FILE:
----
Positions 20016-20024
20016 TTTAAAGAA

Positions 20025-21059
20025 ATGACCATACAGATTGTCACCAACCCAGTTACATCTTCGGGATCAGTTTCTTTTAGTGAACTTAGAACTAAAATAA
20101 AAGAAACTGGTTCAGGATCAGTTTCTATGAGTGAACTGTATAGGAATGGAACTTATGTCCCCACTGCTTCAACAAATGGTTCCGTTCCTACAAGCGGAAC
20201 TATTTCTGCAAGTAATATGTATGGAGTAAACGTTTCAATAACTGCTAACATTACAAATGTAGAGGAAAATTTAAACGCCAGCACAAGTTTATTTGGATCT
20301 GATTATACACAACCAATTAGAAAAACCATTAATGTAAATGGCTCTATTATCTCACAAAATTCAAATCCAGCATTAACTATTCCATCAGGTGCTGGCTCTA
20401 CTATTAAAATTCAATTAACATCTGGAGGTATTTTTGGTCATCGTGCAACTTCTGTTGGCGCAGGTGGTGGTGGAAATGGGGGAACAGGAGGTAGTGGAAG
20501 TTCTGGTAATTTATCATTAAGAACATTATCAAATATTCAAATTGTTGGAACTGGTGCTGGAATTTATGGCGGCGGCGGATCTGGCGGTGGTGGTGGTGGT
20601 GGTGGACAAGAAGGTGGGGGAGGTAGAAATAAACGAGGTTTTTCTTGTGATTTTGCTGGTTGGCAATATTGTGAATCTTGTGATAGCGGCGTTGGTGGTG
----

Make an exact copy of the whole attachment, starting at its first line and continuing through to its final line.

Positions 20016-20024
20016 TTTAAAGAA

Positions 20025-21059
20025 ATGACCATACAGATTGTCACCAACCCAGTTACATCTTCGGGATCAGTTTCTTTTAGTGAACTTAGAACTAAAATAA
20101 AAGAAACTGGTTCAGGATCAGTTTCTATGAGTGAACTGTATAGGAATGGAACTTATGTCCCCACTGCTTCAACAAATGGTTCCGTTCCTACAAGCGGAAC
20201 TATTTCTGCAAGTAATATGTATGGAGTAAACGTTTCAATAACTGCTAACATTACAAATGTAGAGGAAAATTTAAACGCCAGCACAAGTTTATTTGGATCT
20301 GATTATACACAACCAATTAGAAAAACCATTAATGTAAATGGCTCTATTATCTCACAAAATTCAAATCCAGCATTAACTATTCCATCAGGTGCTGGCTCTA
20401 CTATTAAAATTCAATTAACATCTGGAGGTATTTTTGGTCATCGTGCAACTTCTGTTGGCGCAGGTGGTGGTGGAAATGGGGGAACAGGAGGTAGTGGAAG
20501 TTCTGGTAATTTATCATTAAGAACATTATCAAATATTCAAATTGTTGGAACTGGTGCTGGAATTTATGGCGGCGGCGGATCTGGCGGTGGTGGTGGTGGT
20601 GGTGGACAAGAAGGTGGGGGAGGTAGAAATAAACGAGGTTTTTCTTGTGATTTTGCTGGTTGGCAATATTGTGAATCTTGTGATAGCGGCGTTGGTGGTG